A common requirement in web sites is handling client files that are uploaded through the browser. Whether these files come from a protected Admin section where content managers can upload files, or from a public section doesn't matter; you need a way to retrieve and store these files in your system somewhere so they are available for viewers.
Allowing a user to upload a file is easy; just drop a FileUpload control on your page and .NET will handle the rest for you. However, it's after the file gets uploaded to the server where things get interesting. One of the things you have to take into account is where you're going to store the uploaded file. Two common places are the hard drive of your server and a database. There has been a lot of debate on the Internet about the best way to store your files. Some say the file system is the only acceptable option, while others really like the database solution.
In this article I'll show you how to store files both ways. I'll discuss the pros and cons of each solution, and show you the code you need to save your uploaded files. As a sample application, I'll build a small web site that allows you to upload files and store them at a location that you determine. You can decide where the files are stored through a simple setting in the web.config file. Depending on this setting, files are either stored directly at the hard drive of your server or in a database. You can even change this setting at run-time without affecting existing files.
Now that the release date for the final version of ASP.NET AJAX 1.0 is getting closer (RC1 was released on December 14 2006), I decided to dig a little deeper in its feature set and see what it has to offer. I also looked at the ASP.NET AJAX Control Toolkit and the new controls that are part of this toolkit.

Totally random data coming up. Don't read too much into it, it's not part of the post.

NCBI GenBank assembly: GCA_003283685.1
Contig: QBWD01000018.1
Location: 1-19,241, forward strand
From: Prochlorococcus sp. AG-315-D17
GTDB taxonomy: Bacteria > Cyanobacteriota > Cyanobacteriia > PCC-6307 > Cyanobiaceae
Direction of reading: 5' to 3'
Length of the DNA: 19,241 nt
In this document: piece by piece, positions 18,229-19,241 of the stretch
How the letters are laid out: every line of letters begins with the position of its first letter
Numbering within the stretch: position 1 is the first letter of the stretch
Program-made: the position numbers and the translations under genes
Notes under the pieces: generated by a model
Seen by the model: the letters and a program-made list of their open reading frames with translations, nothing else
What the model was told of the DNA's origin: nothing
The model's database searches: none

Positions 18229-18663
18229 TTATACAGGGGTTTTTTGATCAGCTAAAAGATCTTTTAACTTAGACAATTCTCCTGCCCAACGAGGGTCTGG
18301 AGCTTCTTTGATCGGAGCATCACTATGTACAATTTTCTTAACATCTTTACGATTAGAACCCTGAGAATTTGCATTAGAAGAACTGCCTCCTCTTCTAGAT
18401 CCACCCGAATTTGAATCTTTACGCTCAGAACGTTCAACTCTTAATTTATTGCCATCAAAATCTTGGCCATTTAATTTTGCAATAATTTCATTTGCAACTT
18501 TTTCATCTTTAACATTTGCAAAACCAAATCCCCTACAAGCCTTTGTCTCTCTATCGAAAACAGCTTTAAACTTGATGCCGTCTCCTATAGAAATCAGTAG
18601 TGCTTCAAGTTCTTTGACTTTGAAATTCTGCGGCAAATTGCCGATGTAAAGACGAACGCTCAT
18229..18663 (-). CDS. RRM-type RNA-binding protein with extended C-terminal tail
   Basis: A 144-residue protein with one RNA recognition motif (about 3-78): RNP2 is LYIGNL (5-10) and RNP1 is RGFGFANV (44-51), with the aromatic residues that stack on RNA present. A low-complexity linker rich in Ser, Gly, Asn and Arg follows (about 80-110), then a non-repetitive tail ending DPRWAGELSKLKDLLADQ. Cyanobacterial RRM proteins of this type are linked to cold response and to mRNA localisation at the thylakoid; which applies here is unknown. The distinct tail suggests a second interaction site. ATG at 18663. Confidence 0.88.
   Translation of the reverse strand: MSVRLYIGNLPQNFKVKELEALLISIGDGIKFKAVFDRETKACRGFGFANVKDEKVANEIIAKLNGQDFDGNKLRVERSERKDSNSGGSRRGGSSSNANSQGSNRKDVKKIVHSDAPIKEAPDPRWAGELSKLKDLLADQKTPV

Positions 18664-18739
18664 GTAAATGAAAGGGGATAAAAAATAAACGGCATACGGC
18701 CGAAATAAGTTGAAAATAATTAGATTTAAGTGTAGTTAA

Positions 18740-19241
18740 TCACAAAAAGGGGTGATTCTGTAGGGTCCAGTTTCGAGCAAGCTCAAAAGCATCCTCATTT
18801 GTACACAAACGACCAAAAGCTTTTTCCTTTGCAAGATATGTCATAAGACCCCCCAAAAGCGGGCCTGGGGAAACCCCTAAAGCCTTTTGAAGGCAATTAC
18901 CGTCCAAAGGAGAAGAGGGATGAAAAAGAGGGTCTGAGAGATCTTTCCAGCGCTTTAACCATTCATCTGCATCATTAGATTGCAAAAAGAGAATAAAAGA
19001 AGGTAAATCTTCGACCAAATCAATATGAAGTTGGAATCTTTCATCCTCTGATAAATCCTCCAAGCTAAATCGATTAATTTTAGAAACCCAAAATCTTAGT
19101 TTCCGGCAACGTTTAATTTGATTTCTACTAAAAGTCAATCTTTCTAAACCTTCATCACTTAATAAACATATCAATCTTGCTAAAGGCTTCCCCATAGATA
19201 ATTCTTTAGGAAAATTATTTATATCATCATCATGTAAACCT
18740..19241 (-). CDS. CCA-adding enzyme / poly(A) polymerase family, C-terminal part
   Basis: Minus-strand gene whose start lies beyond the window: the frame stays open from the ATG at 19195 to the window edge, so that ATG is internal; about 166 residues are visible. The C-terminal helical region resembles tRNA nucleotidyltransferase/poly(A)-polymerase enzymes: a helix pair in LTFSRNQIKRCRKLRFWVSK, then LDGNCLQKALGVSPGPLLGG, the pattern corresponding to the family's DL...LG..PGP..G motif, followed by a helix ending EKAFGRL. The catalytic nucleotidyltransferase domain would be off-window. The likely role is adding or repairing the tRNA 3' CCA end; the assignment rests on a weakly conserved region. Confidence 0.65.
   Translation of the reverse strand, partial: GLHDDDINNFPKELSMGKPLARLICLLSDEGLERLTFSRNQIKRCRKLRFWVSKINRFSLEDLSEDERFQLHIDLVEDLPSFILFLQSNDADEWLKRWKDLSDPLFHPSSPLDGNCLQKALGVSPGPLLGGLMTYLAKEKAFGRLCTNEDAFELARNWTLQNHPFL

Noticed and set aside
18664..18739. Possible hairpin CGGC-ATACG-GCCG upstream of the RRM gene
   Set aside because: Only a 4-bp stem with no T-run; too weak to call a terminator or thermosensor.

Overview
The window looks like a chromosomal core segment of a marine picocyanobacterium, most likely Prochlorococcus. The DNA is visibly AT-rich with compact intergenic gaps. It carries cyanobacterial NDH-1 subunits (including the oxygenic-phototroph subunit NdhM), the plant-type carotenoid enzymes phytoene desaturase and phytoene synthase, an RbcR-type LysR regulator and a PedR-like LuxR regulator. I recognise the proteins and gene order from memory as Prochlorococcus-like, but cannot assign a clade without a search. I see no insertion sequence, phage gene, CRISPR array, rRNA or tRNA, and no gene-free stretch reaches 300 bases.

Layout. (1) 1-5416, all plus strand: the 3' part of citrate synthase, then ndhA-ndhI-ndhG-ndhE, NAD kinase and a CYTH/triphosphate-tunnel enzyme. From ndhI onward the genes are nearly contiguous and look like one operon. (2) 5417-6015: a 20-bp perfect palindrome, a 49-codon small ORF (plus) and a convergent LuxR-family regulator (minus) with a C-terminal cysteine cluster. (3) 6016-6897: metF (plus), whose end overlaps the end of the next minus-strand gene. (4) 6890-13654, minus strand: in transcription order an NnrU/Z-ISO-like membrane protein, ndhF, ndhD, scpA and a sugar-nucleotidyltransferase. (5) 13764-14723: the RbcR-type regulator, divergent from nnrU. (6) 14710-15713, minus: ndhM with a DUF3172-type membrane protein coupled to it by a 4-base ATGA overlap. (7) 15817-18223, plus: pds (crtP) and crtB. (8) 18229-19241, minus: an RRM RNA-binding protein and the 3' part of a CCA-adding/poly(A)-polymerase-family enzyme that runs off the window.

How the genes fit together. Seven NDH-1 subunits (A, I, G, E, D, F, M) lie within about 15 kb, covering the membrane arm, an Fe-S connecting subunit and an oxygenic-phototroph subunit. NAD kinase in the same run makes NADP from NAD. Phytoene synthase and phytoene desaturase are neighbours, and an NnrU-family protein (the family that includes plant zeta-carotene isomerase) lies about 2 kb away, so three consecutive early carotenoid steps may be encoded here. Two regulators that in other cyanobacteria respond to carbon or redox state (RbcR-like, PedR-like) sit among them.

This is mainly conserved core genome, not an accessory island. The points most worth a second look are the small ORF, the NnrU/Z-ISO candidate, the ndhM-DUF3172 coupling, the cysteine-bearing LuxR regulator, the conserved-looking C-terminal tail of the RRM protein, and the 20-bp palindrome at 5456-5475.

One of those new controls is the ValidatorCallout extender control that displays a big yellow call out with the error message.
With previous versions of ASP.NET you couldn't attach an uploaded file directly to a mail message. Instead, you needed to save the file to disk, attach it to the mail message and then when sending the message succeeded you had to clean up the old file again.
This not only meant a lot of work, it also had some security implications. Because the file needed to be written to disk, the account used by the web server required write permissions to a folder to store the attachments.
Now, with the new constructors for the Attachment class from the System.Net.Mail namespace, these problems are gone....
UPDATE: 16-7-2008 I have updated the control and wrote a new article about it. This new release fixes a few bugs and comes with a better sample web site to try out the control. Check out the new article here.
To show visitors of your site how other visitors feel about the content you're presenting on your site, it's good idea to let your visitors rate your content.
Many web sites take this approach. For example, Amazon uses a 5 star rating approach to rate the articles they're selling. Microsoft's MSDN site uses a nine-bar graph to display the quality of their (technical) articles. My own site uses a five-bar graph to let users rate an article (in the left hand column). Since there are many uses for a rating feature, it makes sense to encapsulate the rating mechanism in a custom ASP.NET Server Control. This article shows you how to build such a control.
A while ago I saw this post on the P2P Wrox forum (near the middle of the thread) where the poster asked for a way to replace the standard TextBox in the asp:Login control with a list of user names from the system. He didn't mind the lowered security implications of this solution and instead wanted to make it a little easier for users to login. With his proposed solution, a user can pick a name from the list, enter a password and log in. I guess fewer things to remember means fewer calls to the helpdesk.
It turns out this is actually quite easy to do.